Clinical outcomes for patients with sickle cell disease (SCD) can vary by sex, according to research published in PLOS One. Female sex is associated with longer life in people with SCD, but little else is known about sex-based differences in clinical outcomes for the disease. The authors of this report sought to better understand the relationship between sex and outcomes among patients enrolled in the Sickle Cell Disease Implementation Consortium (SCDIC) registry.
The study included 2124 participants, of whom 1190 were female and 934 were male. Female patients had worse pain scores (P ≤.0001) and a higher rate of hospital admissions (P =.03). Males had more skin ulcers and respiratory, musculoskeletal, genitourinary, and cardiovascular complications. Females were more likely to have anxiety, depression, or autoimmune diseases.
Female patients also tended to have higher fetal hemoglobin levels but reported less hydroxyurea use. These higher hemoglobin levels may be a factor in why female patients tended to live longer in the study population.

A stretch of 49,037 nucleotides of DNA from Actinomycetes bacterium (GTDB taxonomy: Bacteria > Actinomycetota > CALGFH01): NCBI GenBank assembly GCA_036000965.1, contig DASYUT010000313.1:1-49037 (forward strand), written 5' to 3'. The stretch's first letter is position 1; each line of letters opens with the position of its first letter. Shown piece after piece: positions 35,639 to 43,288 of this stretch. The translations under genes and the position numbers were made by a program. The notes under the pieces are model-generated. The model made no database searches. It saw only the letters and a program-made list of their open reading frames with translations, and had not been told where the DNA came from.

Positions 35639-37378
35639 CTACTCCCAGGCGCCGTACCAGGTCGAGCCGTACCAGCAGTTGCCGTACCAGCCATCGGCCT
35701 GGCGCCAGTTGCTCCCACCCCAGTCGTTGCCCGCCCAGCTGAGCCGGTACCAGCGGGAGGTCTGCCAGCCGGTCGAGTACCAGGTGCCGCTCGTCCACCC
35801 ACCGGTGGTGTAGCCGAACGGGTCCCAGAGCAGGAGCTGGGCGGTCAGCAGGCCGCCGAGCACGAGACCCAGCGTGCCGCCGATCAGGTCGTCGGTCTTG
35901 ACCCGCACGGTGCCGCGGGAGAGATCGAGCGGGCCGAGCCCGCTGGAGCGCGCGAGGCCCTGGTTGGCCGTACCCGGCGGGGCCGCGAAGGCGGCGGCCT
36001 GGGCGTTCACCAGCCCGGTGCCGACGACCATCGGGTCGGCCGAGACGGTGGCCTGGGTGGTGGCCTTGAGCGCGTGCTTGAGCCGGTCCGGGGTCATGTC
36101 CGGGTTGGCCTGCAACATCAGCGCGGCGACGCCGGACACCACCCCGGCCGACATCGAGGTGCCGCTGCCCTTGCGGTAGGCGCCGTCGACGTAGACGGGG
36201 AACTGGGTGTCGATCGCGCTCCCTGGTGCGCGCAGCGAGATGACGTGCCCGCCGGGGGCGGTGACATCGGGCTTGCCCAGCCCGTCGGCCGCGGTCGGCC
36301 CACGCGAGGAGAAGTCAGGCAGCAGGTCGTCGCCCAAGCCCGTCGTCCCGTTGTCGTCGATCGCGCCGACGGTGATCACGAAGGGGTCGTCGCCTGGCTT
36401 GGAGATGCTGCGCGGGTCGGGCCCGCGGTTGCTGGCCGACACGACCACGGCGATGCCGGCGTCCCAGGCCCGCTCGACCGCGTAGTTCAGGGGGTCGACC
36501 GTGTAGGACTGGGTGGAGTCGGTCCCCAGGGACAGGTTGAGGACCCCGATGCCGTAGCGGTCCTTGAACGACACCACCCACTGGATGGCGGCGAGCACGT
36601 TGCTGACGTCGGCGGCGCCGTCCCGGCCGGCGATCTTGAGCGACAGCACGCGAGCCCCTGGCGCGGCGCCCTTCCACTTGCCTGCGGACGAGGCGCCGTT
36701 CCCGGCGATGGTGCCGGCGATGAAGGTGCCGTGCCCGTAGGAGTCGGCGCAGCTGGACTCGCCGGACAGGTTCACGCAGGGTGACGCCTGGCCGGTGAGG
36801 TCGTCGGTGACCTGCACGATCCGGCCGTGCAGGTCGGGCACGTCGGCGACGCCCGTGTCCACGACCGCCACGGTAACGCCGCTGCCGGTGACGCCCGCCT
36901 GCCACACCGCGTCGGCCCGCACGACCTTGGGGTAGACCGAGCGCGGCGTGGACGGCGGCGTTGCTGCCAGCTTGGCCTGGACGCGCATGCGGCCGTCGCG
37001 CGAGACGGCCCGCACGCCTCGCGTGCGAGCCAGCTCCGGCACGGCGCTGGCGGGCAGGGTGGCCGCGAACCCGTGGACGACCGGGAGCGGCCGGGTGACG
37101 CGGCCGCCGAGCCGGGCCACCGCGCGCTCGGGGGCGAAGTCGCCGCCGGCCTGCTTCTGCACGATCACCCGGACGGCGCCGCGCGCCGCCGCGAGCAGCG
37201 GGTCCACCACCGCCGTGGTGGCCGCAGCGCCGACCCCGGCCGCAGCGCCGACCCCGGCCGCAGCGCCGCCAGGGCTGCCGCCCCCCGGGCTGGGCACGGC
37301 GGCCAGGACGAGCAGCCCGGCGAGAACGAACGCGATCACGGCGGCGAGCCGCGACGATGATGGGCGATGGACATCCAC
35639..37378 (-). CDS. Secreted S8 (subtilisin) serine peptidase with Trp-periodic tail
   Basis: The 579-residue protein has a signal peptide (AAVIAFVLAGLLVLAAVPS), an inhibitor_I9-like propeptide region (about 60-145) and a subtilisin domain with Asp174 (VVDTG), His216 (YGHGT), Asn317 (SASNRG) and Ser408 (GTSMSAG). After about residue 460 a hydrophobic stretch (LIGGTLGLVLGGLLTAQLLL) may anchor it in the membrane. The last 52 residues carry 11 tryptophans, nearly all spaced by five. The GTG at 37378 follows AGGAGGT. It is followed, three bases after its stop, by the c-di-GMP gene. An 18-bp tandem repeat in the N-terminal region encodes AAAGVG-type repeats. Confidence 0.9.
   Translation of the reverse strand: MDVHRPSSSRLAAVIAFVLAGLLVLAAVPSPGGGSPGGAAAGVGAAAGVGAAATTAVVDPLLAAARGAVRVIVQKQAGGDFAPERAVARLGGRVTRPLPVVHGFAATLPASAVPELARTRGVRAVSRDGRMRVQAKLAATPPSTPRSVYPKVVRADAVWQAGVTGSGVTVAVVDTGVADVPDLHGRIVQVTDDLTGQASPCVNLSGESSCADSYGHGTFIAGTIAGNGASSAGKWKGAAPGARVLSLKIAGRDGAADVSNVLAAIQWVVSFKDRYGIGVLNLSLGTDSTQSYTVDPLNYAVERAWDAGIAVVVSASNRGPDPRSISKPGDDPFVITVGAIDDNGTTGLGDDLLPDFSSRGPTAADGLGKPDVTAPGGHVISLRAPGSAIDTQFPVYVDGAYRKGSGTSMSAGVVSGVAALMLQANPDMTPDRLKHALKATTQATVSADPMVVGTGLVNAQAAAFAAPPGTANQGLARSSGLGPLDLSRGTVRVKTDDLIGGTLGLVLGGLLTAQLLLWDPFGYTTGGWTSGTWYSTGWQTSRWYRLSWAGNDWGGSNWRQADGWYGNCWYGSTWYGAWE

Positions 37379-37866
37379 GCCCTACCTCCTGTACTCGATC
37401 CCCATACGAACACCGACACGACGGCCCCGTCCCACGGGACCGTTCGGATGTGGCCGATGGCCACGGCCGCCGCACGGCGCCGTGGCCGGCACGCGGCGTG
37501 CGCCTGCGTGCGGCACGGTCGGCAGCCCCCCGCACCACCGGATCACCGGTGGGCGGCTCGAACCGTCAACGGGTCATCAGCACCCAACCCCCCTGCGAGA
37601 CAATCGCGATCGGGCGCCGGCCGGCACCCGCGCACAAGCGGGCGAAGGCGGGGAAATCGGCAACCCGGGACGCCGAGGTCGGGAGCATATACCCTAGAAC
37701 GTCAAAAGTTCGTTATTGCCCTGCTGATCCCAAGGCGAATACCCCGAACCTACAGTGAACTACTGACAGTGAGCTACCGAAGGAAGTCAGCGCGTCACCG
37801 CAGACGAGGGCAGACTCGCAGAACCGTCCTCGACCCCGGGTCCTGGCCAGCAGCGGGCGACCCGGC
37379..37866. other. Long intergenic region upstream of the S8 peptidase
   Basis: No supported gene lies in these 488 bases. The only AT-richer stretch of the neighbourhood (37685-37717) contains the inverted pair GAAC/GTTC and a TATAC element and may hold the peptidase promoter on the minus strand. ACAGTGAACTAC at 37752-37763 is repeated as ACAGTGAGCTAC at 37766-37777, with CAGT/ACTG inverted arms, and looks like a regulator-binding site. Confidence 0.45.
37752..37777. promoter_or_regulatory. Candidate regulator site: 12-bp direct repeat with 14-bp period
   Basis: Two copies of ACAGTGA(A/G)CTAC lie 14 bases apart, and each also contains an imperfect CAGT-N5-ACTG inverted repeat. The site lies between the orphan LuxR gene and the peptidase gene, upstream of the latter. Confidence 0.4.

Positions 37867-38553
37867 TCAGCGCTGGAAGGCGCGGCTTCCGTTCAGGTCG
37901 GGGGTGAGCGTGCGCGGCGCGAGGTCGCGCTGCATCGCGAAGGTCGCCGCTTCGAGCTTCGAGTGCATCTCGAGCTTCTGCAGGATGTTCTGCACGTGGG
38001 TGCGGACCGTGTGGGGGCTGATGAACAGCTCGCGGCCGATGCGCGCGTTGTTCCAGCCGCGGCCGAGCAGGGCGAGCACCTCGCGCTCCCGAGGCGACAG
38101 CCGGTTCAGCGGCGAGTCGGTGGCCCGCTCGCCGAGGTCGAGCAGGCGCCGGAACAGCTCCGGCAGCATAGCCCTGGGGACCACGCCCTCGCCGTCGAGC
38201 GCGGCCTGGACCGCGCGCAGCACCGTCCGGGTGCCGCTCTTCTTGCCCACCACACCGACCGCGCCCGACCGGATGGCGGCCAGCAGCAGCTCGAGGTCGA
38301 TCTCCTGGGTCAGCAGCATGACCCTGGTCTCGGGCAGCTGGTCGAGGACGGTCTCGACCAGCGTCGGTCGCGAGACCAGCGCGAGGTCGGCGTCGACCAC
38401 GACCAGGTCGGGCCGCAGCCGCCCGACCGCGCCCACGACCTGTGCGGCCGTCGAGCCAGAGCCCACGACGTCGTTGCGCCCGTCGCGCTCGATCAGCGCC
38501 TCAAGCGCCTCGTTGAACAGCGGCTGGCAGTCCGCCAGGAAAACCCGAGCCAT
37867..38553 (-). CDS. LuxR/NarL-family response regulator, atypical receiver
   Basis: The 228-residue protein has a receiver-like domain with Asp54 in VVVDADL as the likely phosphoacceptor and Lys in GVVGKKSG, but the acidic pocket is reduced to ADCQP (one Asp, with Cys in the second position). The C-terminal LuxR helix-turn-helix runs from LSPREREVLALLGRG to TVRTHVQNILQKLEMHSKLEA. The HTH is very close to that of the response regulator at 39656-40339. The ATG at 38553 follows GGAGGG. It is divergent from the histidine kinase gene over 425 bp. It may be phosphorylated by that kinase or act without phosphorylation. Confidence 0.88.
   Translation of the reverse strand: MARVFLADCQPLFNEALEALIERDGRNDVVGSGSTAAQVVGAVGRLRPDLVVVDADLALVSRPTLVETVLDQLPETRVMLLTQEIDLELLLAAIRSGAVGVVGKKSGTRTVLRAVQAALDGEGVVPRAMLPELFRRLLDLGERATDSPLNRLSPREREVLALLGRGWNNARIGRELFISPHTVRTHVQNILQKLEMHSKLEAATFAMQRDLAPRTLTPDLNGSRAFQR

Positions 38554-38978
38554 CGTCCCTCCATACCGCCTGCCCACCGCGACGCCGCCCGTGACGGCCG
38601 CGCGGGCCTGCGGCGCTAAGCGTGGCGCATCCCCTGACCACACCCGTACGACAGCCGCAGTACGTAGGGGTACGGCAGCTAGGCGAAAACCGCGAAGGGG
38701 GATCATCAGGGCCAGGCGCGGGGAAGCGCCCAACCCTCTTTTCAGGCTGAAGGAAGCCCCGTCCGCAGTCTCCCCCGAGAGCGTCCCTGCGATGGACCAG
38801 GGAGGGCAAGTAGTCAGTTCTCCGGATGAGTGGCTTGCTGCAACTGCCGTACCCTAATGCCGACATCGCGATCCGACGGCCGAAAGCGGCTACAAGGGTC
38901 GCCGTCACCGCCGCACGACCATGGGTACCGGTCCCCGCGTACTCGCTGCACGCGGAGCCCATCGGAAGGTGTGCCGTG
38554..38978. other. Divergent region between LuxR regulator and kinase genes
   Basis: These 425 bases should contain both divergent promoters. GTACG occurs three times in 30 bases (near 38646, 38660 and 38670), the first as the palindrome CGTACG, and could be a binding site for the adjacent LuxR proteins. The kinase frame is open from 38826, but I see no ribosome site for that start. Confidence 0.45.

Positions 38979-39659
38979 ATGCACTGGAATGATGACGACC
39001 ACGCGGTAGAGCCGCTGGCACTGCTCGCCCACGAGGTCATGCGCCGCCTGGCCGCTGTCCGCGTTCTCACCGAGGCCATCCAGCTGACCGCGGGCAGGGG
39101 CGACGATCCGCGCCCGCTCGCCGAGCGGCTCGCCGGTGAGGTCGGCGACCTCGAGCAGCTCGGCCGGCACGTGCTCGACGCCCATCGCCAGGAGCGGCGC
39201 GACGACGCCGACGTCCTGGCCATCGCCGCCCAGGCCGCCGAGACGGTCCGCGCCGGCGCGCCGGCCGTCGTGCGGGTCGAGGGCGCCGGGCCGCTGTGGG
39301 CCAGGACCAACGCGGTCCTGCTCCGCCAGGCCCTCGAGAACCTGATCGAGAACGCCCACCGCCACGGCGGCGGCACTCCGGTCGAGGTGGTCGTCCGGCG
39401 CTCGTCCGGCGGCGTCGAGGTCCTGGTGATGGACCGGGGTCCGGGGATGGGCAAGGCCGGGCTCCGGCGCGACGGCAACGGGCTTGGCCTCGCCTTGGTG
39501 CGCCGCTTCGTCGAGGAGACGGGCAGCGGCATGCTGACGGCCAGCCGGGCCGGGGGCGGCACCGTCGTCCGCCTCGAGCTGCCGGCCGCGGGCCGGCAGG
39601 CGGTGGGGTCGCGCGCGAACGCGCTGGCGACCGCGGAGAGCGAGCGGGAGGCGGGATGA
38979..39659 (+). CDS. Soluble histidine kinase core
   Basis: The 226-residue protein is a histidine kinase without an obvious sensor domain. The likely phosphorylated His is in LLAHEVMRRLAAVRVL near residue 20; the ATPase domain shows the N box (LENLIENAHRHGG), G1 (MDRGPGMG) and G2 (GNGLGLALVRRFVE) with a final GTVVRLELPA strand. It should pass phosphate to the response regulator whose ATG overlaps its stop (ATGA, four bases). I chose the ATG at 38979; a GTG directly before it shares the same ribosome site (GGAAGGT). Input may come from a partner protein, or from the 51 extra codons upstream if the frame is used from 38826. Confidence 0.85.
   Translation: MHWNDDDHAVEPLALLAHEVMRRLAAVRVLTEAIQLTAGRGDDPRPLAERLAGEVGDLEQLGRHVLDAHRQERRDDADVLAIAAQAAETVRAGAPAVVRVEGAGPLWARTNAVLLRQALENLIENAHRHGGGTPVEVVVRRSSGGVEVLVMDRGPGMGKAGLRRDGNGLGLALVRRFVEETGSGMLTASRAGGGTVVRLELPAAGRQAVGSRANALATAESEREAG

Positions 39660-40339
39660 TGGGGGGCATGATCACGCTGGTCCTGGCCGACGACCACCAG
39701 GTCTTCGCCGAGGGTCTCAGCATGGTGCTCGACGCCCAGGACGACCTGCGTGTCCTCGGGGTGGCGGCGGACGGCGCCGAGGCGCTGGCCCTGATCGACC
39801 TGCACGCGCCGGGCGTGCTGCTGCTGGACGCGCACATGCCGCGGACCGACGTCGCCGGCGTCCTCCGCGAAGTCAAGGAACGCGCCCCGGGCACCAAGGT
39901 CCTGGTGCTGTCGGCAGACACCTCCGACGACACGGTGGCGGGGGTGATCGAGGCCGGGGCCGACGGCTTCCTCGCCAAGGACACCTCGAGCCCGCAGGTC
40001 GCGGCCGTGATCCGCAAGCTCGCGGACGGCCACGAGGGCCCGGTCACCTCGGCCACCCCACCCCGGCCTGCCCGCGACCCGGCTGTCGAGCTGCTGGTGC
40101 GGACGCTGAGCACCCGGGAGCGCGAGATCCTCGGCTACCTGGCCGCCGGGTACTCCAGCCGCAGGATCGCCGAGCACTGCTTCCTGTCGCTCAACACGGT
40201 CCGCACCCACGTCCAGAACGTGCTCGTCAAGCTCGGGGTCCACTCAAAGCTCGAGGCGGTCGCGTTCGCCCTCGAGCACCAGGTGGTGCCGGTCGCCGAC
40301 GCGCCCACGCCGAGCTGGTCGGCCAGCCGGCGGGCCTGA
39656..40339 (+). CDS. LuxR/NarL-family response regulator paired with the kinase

Both males and females had similar reported opioid use. Females had more vaso-occlusive episodes (VOEs), but males were more likely to have life-threatening complications.
Almost half of participants reported having 4 or more VOEs within the past year. Previous studies have found an increase in VOEs with menstruation, and the authors suggested further research into the connections between menstruation and VOEs and pain.
The study had limitations, including that the results did not account for lifestyle differences in participants. The study also included only patients who had access to SCD experts and who had literacy in English, so the results have limited generalizability.
However, the findings of sex-based differences in SCD outcomes does warrant further study.
Disclosure: One study author declared affiliations with biotech, pharmaceutical, and/or device companies. Please see the original reference for a full list of authors’ disclosures.
Masese RV, Bulgin D, Knisely MR, et al. Sex-based differences in the manifestations and complications of sickle cell disease: report from the Sickle Cell Disease Implementation Consortium. PLoS One. 2021;16(10):e0258638. doi:10.1371/journal.pone.0258638